Thursday, February 09, 2012

For an appetite of small talk

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The Beautiful City


It took Fellini to tell me I never saw my father dance.
All the days of our lives were less than the days I’ve
given my son. He has seen me dance. So when he writes
some lost memoir of me, it will be about never seeing
me do something else. Perhaps, what he’ll remember is
just not seeing me. In La Città Bella, we sit and dine
together, as families everywhere do. We discuss the day,
the million bits of minutiae that comprise the better of
an hour, over pasta and garlic bread buttered with smiles
the day has worn rich by its living. There might be a
girl named Nicolina, a boy named Marcellino, a veiled
woman with no name at all passing by the open window,
strangers marking the tiny divisions between now and
the next now. The clinking of eloquent silverware making
for an appetite of small talk, persiflage, if you prefer,
the white ceramic plates glinting glossy gas lamps from
across the galaxy. Underbrow, something like worry
wears my underface when I reread the first line of this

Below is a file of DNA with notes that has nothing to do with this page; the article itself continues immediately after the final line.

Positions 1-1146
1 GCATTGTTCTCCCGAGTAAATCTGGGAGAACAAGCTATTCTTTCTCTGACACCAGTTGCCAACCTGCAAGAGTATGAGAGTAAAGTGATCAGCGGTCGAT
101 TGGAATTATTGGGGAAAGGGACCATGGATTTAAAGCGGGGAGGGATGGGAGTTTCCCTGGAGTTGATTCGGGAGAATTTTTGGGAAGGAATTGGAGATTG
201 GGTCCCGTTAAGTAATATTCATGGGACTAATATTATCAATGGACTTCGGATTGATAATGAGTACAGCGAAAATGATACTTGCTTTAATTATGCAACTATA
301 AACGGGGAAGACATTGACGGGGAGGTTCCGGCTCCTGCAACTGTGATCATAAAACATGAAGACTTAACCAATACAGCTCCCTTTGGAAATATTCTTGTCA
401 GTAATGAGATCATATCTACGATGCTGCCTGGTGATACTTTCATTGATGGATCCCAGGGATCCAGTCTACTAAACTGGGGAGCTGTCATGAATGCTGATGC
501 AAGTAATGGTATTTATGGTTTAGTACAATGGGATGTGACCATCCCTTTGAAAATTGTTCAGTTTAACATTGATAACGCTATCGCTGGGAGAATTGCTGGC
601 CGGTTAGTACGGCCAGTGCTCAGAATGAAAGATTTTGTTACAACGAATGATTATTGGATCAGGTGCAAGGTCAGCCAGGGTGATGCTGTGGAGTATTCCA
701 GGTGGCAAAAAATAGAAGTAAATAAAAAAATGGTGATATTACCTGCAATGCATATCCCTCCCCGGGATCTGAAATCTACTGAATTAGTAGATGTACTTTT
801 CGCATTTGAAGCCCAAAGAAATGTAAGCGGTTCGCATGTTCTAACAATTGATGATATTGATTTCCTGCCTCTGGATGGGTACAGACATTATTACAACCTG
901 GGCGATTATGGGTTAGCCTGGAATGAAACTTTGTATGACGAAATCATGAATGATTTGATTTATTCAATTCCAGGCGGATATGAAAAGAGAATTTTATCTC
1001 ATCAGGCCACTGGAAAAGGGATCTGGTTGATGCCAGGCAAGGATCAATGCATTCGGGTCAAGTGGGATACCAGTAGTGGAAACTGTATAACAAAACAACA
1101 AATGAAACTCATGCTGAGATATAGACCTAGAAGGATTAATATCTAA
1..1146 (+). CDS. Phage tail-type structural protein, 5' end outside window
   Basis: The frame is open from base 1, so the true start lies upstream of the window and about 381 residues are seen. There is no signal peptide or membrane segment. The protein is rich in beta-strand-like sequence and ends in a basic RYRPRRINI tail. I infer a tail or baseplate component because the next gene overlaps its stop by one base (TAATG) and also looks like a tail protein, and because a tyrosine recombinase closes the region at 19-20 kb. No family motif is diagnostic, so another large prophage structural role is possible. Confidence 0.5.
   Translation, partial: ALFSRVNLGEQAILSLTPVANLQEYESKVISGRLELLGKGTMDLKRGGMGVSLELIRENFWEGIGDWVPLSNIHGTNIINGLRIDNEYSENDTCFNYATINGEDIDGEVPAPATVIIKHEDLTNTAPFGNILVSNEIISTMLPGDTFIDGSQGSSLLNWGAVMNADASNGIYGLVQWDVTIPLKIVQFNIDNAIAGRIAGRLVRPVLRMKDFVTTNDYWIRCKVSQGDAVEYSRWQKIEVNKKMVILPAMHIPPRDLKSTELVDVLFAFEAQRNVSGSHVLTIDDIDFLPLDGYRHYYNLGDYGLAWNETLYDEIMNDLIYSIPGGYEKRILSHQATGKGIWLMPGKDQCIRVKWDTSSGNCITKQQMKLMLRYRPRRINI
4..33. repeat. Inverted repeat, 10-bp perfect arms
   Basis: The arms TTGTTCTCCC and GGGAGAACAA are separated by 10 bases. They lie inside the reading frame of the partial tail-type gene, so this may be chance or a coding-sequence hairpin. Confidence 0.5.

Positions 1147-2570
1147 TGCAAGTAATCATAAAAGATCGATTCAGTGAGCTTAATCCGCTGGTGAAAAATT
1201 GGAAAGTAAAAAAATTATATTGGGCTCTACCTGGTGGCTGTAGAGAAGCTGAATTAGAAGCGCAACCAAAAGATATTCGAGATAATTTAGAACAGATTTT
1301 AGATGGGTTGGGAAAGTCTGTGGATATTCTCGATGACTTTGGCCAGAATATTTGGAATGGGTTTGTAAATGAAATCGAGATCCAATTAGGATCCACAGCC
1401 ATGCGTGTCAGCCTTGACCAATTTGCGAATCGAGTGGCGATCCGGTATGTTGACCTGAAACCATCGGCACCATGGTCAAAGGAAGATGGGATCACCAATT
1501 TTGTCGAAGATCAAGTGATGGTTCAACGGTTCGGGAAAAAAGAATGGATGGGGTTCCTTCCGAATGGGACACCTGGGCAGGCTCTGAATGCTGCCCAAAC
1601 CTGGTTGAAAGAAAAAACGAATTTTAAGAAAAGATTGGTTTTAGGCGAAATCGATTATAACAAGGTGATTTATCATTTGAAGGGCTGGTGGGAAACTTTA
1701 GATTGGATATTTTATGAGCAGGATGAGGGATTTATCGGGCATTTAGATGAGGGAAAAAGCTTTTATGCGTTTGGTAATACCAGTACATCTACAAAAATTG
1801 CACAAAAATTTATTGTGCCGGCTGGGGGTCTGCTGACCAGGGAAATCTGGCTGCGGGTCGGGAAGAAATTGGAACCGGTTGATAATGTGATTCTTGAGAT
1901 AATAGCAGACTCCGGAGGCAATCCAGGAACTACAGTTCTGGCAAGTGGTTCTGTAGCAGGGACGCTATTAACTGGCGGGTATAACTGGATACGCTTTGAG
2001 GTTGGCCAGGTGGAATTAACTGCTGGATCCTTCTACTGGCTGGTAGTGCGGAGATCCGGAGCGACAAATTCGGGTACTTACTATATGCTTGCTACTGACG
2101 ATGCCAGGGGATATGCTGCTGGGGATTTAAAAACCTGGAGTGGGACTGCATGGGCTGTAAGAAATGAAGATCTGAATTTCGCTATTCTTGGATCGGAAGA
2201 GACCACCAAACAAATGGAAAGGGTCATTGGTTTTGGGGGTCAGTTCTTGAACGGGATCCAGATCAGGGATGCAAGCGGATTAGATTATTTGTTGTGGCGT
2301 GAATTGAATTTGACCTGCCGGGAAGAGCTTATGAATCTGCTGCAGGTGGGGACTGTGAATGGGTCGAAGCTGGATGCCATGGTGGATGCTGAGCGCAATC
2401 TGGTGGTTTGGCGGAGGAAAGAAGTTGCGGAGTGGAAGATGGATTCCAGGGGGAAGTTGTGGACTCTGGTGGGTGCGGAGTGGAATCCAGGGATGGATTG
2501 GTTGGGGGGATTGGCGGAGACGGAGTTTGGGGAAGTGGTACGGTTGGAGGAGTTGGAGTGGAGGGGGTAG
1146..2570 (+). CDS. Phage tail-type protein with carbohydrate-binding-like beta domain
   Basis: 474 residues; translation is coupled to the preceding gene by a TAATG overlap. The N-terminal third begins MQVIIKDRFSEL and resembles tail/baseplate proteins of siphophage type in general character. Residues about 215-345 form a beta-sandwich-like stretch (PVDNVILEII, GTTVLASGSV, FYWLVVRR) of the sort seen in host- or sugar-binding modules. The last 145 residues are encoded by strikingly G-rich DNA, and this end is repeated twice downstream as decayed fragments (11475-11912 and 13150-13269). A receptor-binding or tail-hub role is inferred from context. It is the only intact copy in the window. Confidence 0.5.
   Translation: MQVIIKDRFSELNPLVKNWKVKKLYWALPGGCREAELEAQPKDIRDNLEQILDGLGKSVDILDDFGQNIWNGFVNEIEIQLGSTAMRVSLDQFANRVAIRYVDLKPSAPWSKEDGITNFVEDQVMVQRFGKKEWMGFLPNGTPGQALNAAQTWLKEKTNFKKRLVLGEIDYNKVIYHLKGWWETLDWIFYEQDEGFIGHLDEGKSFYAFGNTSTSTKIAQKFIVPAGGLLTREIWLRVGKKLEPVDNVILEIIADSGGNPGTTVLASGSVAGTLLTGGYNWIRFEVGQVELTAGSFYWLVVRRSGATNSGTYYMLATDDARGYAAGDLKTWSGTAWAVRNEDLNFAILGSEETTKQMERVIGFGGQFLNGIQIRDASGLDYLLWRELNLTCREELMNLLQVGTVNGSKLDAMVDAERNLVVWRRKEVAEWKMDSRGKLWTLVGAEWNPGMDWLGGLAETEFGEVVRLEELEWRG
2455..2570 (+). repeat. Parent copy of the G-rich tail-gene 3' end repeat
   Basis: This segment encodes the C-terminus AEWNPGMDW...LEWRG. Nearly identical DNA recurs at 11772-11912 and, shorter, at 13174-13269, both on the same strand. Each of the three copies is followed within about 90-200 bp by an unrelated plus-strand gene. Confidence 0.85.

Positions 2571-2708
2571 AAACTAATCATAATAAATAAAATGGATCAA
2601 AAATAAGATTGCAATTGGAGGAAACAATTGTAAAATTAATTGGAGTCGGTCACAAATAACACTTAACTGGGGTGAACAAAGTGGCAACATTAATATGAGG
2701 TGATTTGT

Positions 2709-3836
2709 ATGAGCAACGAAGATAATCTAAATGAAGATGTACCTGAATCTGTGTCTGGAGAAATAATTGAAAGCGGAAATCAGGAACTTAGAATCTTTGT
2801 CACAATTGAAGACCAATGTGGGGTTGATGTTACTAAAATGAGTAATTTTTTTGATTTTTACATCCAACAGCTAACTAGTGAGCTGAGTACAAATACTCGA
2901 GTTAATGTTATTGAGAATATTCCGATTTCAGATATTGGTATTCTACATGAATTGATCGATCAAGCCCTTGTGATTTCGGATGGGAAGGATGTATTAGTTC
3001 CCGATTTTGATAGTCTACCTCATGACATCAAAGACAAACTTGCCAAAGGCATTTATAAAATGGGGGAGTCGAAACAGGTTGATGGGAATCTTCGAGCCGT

poem: I never saw my father dance. There are grottoes
carved out of human hearts. Mine is built this way.
So is my son’s, I know it. If I could, I’d tell him that I
could hold passages of strings in my legs, that my hips
were able to round the tango out of a woman’s feint lilt,
that my blood knew tamboured beats well enough to keep.

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The Beautiful City remembers everything for us. It keeps
us fast to its guttered bosom, bids us come inside as the
sun slips into the last birdcalls, presses the dusk against
our throats like a brazed stiletto, holds the last door open
‘til we’ve scuttled in breathless, our chests heaving with
good fortune. There is weeping rising up from the basement.
Or is it drifting from the attic, we cannot tell. Temples of
tangrammatic flesh make puzzles of what we can’t decipher
from known shapes we are born to make. In this way are we
set outside ourselves from time to time, to be tendered with
rarity and feasts lost to a barren tree of extinct knowledge.

I can’t say what I mean, but you know, you know. Just
open your mouth, your blouse, your prison filled with
all you forsake for happiness like a cigarette fast asleep
in bed. Such are the sentences of sons and fathers to sons
again. In The Beautiful City, it will all matter, all of it.
The air will thicken with cympasia and silence, the drawing
kiss nepenthe sings to the nightingale’s sweet forgetting.

Joseph Gallo
July 8, 2011


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1 Comments:

Blogger Kyle Kimberlin parried...

Yes, we know.

"It is impossible to say just what I mean!
But as if a magic lantern threw the nerves in patterns on a screen."

A rich and thoughtful poem, mon ami.

February 18, 2012 8:56 PM  

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